26. Buy some wrapping paper and bows and cover your artwork in it to make your office look more festive
  27. Decorate your office windows with spray snow and have your employees write holiday messages to each other
  28. For the New Year, have your employees write down a prediction for the upcoming year and create a time-capsule. Open it up with your employees 1 year later and see who was right
  29. Give employees company logo items, ranging from clothing to mugs, as a thank you for their work this year

View ERC's Holiday Practices and Paid Holiday Survey Results

These surveys report on which holidays Northeast Ohio organizations plan to observe as well as holiday parties, gift giving, and more ideas for the holiday season.

View the Results

Is Your Office Halloween Party Scaring the HR Department?

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Is Your Office Party Scaring the HR Department

The upcoming holiday season always brings with it an assortment of potential HR headaches (think vacation schedules, alcohol at the holiday party, the list goes on…). But before we even get into November, Halloween presents its own set of pitfalls and concerns that can make HR professionals cringe.

So if you already have a Halloween party on the office calendar this year, here are a few HR-approved tips that you might want to consider.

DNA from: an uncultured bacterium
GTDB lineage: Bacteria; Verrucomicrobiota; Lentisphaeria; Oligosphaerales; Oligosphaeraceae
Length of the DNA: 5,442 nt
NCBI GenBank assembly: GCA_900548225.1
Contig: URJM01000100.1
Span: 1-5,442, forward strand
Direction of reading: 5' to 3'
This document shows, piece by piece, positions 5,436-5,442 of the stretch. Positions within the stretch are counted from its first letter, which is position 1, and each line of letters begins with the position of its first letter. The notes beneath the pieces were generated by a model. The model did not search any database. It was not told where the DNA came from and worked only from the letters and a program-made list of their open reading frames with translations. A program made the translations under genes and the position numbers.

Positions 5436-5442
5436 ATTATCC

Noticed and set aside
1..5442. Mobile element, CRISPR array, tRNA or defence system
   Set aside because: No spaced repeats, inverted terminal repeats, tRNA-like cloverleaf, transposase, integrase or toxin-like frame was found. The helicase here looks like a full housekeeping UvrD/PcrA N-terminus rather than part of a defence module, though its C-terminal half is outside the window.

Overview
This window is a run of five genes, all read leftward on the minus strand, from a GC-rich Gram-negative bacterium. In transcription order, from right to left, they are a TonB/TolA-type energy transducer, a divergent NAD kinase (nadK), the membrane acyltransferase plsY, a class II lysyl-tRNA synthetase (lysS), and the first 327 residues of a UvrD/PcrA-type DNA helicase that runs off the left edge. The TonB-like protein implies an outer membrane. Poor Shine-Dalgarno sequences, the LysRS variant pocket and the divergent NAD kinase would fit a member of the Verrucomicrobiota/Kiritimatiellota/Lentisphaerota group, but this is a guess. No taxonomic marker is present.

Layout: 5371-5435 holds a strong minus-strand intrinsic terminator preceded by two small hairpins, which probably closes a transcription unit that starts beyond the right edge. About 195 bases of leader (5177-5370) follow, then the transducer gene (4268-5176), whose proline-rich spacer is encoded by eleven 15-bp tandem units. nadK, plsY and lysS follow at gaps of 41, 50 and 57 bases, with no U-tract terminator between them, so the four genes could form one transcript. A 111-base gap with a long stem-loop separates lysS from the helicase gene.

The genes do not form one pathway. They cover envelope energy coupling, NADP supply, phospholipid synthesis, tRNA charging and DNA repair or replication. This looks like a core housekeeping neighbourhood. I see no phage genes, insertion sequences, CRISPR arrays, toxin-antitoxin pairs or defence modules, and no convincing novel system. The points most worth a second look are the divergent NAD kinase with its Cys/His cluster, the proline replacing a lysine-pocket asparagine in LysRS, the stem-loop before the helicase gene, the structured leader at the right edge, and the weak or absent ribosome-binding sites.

Tip #1

Remind employees that even though it’s a Halloween party, they are still at a work function. Although the code of conduct may be more or less relaxed at your particular organization depending on your culture, they are still in the workplace.

Make sure to send out an office-wide email with dress code and conduct expectations or information in advance.

You can also reference your Employee Handbook to remind everyone they still have to abide by the organization’s policies.

Tip #2

Provide employees with specific guidelines about costumes in advance.

Again, this may depend a bit on your organizational culture, but whatever the restrictions are, make sure they fit with your policies on harassment, dress code, weapons, etc.

If employees will be wearing costumes throughout the workday, make sure they can perform their basic work functions and still be productive. While this is particularly important for manufacturers who need to be worried about safety of their line employees, you also can’t type on a keyboard very well if your costume includes giant clawed hands.

Tip #3

Take into consideration whether or not some employees may find certain Halloween decorations offensive. While you can’t predict if an employee is going to make a costume choice that is in poor taste (although you can do your best per Tip #1), you, the employer, can take steps to make sure that anything you are contributing to the celebration is well thought out. This is supposed to be fun (for everyone), not create a hostile work environment.

Tip #4

Think about the timing of the event in advance and check with others about their schedules. If your business is going to have clients coming in for meetings (and again, know your culture), you may want to ask employees to refrain from changing into their costumes until after the last guest has left the office for the day.

Timing may also impact whether or not alcohol is a factor, i.e., if it’s a luncheon during the workday, serving alcohol is out of the question.

However, you’ll want to decide if employees will need to change back into regular clothes following the lunch hour festivities and make sure that’s communicated in advance.

Tip #5